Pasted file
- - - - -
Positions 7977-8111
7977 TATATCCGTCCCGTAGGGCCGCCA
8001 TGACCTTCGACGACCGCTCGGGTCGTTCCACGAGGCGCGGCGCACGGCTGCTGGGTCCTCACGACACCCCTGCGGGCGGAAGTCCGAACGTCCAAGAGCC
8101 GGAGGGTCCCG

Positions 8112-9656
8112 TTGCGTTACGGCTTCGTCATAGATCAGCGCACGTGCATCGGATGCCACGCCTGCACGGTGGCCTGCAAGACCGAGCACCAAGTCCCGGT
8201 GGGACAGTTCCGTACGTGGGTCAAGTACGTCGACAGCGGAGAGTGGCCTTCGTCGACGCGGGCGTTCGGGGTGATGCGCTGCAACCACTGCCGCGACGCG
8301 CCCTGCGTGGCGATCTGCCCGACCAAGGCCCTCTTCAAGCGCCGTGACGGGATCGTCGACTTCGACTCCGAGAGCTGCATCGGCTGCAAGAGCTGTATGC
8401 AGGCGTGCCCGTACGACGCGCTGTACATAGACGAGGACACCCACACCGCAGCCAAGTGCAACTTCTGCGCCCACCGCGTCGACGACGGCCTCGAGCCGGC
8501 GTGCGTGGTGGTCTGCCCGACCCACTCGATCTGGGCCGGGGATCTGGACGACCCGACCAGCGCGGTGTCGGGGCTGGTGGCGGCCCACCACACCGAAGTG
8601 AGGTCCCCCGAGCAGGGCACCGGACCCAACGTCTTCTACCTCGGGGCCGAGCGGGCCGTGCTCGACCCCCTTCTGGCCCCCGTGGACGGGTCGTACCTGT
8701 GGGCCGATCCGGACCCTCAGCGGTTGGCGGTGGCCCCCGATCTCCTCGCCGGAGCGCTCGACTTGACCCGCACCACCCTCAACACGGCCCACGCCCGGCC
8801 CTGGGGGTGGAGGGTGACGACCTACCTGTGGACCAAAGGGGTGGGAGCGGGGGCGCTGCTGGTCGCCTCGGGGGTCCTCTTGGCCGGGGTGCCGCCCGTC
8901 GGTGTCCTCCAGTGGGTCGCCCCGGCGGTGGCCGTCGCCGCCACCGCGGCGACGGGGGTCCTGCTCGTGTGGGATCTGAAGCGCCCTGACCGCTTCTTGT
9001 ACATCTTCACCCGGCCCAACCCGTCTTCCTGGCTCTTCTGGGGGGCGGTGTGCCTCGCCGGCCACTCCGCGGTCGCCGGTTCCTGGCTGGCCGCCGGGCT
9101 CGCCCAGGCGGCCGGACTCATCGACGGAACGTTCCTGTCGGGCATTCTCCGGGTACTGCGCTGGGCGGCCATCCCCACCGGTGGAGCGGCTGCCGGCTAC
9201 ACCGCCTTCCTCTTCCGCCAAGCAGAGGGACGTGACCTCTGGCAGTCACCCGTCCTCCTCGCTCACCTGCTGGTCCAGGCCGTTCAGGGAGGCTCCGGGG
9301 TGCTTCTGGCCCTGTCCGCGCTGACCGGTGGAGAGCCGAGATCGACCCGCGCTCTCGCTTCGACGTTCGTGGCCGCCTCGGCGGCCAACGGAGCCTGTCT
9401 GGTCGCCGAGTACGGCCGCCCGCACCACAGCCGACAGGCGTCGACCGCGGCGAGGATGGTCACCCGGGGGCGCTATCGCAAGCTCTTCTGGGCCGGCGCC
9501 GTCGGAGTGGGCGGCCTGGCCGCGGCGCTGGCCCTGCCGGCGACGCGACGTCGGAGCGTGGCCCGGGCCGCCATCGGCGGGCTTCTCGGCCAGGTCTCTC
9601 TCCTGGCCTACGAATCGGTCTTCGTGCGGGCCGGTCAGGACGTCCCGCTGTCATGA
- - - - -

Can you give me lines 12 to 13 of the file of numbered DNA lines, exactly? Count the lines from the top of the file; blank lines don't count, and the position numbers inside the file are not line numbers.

8701 GGGCCGATCCGGACCCTCAGCGGTTGGCGGTGGCCCCCGATCTCCTCGCCGGAGCGCTCGACTTGACCCGCACCACCCTCAACACGGCCCACGCCCGGCC
8801 CTGGGGGTGGAGGGTGACGACCTACCTGTGGACCAAAGGGGTGGGAGCGGGGGCGCTGCTGGTCGCCTCGGGGGTCCTCTTGGCCGGGGTGCCGCCCGTC